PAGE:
Does the Bible Support the Feminist God/Dess?

Author: Mark Brumley

Does the Bible Support the Feminist God/Dess?

(Christian theology tells us that God is neither male nor female in himself. In fact, the divine nature includes the perfections of both genders. And yet Christianity has always insisted that masculine language be normative for how believers address God because that is how God has revealed himself.)

by Mark Brumley

Must our image of God go?" C. S. Lewis once rhetorically queried the late Anglican Bishop John A. T. Robinson. Robinson, noted thirty-five years ago for (then) avant-garde proposals, had suggested it was high time feminine images for God were introduced to balance out the traditional masculine ones. To this Lewis replied ironically, "I shouldn't believe it strongly, but some sort of case could be made out."

Today many people think a very strong case indeed can be made for such feminist alterations of our "God-talk." They demand the adoption of what is called "vertical inclusive language"-language which "includes" feminine ways of talking about God. Yet on what basis are such radical changes to be made?

Christian theology tells us that God is neither male nor female in himself. In fact, the divine nature includes the perfections of both genders. And yet Christianity has always insisted that masculine language be normative for how believers address God because that is how God has revealed himself.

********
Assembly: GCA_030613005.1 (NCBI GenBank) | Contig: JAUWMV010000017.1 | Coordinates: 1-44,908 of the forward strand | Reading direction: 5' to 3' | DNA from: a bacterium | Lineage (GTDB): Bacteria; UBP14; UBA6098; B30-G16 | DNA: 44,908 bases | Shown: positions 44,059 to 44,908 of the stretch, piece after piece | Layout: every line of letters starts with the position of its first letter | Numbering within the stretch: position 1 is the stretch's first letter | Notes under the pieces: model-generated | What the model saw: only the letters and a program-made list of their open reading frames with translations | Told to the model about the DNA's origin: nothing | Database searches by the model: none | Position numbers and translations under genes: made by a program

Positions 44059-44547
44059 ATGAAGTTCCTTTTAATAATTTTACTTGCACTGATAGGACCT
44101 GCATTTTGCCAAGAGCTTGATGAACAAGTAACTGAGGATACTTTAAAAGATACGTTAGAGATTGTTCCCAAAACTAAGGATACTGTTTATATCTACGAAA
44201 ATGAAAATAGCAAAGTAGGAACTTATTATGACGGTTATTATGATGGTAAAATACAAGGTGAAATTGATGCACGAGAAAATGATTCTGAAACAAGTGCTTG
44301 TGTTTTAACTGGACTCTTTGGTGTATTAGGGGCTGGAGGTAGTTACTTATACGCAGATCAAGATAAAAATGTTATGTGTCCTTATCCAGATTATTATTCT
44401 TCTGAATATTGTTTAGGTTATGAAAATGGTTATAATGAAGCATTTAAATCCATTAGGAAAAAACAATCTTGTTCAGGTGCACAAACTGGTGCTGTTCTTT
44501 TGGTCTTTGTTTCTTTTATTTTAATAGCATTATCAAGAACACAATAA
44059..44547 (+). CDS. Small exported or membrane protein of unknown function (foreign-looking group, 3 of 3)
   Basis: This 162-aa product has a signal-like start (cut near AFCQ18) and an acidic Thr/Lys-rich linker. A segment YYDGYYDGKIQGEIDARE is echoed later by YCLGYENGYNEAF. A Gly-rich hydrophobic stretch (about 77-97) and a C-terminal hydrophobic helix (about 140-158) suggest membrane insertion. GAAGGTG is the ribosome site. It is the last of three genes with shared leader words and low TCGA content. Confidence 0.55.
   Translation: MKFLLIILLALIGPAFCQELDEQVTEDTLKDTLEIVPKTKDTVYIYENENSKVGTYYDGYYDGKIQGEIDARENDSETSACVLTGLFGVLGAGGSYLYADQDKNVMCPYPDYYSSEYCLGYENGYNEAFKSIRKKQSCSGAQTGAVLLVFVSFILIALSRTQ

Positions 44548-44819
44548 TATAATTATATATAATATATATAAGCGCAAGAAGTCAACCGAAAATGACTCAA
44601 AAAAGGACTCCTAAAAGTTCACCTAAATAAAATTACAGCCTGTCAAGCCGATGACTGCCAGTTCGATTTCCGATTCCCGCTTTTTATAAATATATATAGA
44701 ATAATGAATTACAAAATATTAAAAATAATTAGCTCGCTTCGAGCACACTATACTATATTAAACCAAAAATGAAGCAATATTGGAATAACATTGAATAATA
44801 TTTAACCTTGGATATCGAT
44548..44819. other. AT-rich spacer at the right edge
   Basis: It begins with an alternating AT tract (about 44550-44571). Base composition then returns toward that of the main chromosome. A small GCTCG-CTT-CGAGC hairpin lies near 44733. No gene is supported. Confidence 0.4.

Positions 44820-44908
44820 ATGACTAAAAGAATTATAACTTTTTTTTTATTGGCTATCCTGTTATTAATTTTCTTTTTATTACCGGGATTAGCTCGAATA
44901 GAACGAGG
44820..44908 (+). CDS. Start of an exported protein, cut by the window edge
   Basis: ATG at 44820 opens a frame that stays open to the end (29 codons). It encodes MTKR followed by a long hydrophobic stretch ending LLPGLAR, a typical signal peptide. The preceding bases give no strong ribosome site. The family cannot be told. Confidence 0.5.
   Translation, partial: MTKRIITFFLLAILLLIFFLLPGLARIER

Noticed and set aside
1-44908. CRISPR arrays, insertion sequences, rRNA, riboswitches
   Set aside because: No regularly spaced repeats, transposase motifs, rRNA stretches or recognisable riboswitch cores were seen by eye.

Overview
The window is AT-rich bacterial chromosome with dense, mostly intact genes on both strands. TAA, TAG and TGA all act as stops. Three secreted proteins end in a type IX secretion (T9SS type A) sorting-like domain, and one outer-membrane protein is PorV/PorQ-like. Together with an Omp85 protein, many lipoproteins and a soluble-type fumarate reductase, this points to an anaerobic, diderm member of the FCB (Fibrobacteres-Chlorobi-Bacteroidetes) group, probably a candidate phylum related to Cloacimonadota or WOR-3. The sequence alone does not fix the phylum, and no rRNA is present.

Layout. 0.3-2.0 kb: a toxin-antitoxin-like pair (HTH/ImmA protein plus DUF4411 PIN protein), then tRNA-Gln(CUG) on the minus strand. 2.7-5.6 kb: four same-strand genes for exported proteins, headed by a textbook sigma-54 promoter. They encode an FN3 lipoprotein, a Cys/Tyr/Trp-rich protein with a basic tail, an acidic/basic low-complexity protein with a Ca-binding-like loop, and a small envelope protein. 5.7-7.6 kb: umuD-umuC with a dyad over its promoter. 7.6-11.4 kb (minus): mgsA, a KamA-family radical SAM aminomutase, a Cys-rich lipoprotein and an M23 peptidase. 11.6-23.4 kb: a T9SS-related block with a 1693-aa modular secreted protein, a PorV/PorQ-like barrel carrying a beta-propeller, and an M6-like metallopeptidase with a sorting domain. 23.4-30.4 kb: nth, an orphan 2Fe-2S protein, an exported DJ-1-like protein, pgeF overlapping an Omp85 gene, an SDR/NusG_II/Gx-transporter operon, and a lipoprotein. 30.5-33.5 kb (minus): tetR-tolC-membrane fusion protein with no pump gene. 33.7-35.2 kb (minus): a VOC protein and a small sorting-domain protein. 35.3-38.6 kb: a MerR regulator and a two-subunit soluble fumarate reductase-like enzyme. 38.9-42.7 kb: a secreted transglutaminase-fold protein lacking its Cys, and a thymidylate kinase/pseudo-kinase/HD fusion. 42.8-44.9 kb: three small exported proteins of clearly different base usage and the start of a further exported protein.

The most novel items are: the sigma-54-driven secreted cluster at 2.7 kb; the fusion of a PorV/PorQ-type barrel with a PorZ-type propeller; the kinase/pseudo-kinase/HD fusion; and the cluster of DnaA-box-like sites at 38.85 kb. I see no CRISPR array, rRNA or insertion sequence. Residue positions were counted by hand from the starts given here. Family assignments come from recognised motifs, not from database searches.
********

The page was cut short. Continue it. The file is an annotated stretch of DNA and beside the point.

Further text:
One argument in defense of such traditional language, based on the Bible, goes like this: since God chose to reveal himself in the Bible in masculine terms, we aren't free to alter this language to suit our contemporary, egalitarian tastes. No doubt theologians can provide good theological reasons for why God, who is in himself genderless, has chosen to reveal himself in masculine terms. But regardless of whether one finds their reasons persuasive, the biblical witness of traditional masculine images remains the standard we must employ in addressing God. To do otherwise is to replace the true God of the Bible with a false god of our own making.

Needless to say, many feminist proponents of "vertical inclusive language" reject this argument. Hardcore (and more consistent) feminists dismiss the Bible itself as tainted by gender bias. Others, unwilling to go as far as their feminist principles should (logically) take them, try to combine elements from the biblical tradition with a feminist view of God. These folks argue that Scripture itself employs feminine images for God and therefore provides a "depatriarchalizing principle"[1] which, when developed, overcomes the "patriachalism" of other parts of the Bible. In other words, the Bible corrects itself regarding gender stereotypes for God.

Is this true? Does the Bible itself provide reasonable grounds for feminine language about God? As we shall see, a careful examination of Scripture reveals that the biblical authors, notwithstanding their so-called "feminine images" of God, conceive of the God of Israel and of Jesus Christ, in essentially masculine terms. The Bible does not in fact introduce a "depatriarchalizing principle" into the biblical tradition as some feminists claim, so efforts to justify feminist notions of God based on Scripture amount to a feminist form of fundamentalist proof-texting, replacing the historical-cultural worldview of the biblical authors with that of modern feminist ideology.